Brown Rice Cakes

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Is brown rice the world's healthiest food? Probably not, but it's certainly one of the healthiest grains, right behind quinoa in terms of health benefits. I just can't say enough good about brown rice.

It’s high in fiber, it’s a good source of manganese, selenium, magnesium, phytonutrients, especially phenolics, and plant lignans.

It helps lower the risk of developing diabetes, metabolic syndrome, heart disease and stroke. It can help lower cholesterol and slow the progression of atherosclerosis and narrowing of the arteries. It helps to protect against heart disease and some types of cancer. Excerpted from

This is a really simple recipe for brown rice cakes that tastes fantastic and it's really good for you, too. The brown rice is really healthy on its own. By turning it into brown rice cakes you have the added health benefits from the red bell pepper, leeks, shallots, and garlic.

Drop a dollop of aioli onto a plate and smear it using the back of a teaspoon. Arrange the rice cakes on top. Arrange the broccolini alongside and drizzle with extra virgin olive oil.


One of my favorite vegetables, broccolini is a hybrid of broccoli and kai-lan.

Garlic Aioli

Aioli is a garlic mayonnaise that originated in France's Provence region.

Brown Rice Cakes and Roasted Broccolini With Confit'ed Garlic Aioli

  • Yield: 2 servings
  • Prep Time: 30 minutes
  • Cook Time: 45 minutes


  • Stick Blender


For The Aioli

  • 12 garlic cloves, peeled
  • 1 cup / 250 ml extra virgin olive oil
  • 1 large egg
  • Kosher salt, to taste
  • Juice from 1 lemon
  • water as needed

For The Brown Rice

  • 1/2 cup / 3.5 ounces / 100 grams brown rice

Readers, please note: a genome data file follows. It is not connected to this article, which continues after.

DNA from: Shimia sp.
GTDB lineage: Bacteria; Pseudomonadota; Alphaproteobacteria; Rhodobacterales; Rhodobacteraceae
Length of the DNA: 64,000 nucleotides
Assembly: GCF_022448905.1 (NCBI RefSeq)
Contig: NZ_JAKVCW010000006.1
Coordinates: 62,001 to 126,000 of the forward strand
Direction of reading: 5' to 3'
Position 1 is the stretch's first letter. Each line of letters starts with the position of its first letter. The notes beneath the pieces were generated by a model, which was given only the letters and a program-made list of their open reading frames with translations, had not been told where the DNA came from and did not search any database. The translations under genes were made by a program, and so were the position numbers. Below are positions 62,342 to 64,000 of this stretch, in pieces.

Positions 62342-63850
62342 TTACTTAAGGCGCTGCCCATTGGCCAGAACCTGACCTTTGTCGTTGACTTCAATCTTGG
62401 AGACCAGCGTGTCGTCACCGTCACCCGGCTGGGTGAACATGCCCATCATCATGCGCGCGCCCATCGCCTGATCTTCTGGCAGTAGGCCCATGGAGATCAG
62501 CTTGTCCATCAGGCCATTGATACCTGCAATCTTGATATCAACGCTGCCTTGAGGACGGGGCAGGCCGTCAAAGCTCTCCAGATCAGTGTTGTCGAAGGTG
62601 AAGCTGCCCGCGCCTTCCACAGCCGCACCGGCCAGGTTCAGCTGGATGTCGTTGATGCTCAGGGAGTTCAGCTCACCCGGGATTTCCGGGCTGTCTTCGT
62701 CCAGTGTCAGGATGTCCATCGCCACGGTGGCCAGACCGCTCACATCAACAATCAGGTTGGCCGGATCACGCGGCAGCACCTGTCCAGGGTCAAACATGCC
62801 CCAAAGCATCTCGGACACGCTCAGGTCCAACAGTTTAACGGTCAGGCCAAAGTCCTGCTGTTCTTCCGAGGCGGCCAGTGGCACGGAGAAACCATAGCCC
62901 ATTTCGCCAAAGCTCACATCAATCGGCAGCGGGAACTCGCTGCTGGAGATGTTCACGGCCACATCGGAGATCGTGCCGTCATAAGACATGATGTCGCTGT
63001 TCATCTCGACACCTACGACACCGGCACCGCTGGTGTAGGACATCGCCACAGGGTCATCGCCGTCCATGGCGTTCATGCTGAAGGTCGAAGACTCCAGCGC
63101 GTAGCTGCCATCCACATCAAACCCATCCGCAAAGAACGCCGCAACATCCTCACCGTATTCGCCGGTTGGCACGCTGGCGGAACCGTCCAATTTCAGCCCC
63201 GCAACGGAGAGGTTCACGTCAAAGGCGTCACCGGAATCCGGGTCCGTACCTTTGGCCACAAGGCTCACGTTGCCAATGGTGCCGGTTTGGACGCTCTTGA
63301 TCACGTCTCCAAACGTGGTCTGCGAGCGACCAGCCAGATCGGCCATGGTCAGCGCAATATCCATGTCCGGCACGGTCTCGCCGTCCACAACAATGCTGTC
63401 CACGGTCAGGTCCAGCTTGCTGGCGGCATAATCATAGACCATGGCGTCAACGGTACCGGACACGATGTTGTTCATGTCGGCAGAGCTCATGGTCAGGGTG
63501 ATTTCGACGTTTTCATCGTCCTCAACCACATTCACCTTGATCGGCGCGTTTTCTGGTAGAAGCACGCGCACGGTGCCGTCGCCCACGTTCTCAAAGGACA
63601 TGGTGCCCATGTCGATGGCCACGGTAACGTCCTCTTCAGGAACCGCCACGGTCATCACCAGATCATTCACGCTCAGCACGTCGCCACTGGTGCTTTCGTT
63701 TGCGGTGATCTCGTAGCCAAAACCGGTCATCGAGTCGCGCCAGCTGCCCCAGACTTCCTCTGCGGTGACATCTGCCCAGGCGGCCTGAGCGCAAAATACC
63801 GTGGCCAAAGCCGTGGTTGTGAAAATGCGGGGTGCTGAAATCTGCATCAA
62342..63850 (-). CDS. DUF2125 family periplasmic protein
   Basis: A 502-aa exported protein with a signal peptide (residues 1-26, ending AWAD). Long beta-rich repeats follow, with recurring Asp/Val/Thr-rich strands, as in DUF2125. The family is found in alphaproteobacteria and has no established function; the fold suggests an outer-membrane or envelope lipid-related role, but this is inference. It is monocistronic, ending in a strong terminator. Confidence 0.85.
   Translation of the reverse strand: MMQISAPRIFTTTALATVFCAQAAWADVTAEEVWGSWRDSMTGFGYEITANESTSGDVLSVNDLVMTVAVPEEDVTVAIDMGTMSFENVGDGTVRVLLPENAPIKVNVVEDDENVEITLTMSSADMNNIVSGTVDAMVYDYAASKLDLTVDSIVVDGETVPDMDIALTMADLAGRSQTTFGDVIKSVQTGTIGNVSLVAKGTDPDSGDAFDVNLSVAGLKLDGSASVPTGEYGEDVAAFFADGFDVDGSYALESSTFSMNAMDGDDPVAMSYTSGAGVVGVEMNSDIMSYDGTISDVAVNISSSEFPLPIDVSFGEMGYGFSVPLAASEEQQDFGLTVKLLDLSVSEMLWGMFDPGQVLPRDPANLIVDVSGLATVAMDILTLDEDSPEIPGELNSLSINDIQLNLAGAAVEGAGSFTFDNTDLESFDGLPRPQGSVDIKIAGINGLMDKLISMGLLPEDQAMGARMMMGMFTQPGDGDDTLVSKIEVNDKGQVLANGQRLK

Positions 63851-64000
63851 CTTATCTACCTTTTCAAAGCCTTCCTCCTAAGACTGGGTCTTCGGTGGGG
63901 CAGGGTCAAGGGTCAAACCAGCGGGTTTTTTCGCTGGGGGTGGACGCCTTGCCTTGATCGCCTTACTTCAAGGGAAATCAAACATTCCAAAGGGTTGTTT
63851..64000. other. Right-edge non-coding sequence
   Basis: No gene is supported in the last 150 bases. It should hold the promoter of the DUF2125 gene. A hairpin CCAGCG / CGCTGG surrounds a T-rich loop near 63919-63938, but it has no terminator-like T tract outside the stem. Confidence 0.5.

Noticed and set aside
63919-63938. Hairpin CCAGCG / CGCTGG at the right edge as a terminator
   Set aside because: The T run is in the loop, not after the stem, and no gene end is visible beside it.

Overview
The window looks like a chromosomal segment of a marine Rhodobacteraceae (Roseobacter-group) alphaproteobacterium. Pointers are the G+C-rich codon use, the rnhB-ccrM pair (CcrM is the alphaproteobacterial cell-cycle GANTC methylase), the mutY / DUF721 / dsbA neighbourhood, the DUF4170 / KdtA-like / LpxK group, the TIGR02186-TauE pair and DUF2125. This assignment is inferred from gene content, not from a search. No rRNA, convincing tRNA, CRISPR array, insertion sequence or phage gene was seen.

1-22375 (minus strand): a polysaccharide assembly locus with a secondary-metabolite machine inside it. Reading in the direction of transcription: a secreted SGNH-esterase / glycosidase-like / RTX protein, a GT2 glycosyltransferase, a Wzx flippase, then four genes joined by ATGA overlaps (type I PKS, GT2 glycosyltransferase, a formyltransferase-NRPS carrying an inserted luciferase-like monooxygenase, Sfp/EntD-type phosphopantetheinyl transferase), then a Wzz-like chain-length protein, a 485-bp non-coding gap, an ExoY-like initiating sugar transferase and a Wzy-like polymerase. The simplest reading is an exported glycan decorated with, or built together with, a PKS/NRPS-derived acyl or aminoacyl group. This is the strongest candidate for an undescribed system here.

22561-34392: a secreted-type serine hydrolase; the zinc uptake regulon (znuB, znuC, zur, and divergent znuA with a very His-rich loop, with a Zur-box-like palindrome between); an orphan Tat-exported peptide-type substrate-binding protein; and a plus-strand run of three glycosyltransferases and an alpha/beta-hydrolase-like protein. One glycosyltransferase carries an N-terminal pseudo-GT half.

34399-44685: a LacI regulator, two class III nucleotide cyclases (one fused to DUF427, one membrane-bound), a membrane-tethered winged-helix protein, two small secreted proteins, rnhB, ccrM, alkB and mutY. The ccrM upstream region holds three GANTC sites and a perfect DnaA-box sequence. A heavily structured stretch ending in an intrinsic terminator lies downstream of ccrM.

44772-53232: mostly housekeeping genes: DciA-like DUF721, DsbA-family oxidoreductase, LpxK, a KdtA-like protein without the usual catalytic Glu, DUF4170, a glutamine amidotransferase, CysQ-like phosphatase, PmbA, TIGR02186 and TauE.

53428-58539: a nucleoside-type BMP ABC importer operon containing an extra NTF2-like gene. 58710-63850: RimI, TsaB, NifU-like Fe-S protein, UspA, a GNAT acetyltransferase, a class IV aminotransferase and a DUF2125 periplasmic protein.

• 2 cups / 16 ounces /455 ml water
  • Kosher salt, to taste

For The Broccolini

  • 1 bunch broccolini, stems trimmed
  • Extra virgin olive oil, to coat
  • Kosher salt, to taste
  • Fresh cracked pepper, to taste

For The Rice Cakes

  • 1 small leek, split lengthwise and washed
  • 1/4 small red bell pepper, diced
  • 1 shallot, minced
  • 2 garlic cloves, minced
  • Kosher salt, to taste
  • Fresh cracked pepper, to taste
  • Extra virgin olive oil to coat the pan
  • Cooked brown rice
  • 1 large egg
  • 1/2 cup / 2 ounces / 56 grams breadcrumbs


For The Aioli

  1. Add the garlic cloves and the olive oil to a small saucepan. Place over low heat and allow to cook, uncovered, until garlic is soft and just beginning to brown slightly. When the garlic is done strain the oil through a fine mesh strainer into a small bowl. Put the garlic cloves into another small bowl and place both bowls into the refrigerator.
  2. Once both the garlic and oil has cooled to room temperature remove them from the refrigerator. In the cup for the stick blender add the egg and the roasted garlic cloves. Process on low to break up the garlic and then process on high until the mixture is smooth. Add half of the lemon juice and a pinch or two of salt and pulse to blend.
  3. With the stick blender running slowly begin to drizzle the oil into the mixture. Keep drizzling oil until an emulsion forms. 
  4. As you continue adding oil you'll see the emulsion get thicker and thicker. As it thickens add lemon juice to thin it out. If needed add some water a little at a time and pulse the mixture to thin it out. Keep working in this manner until all of the oil is incorporated and you have an emulsion that is thick like mayonnaise.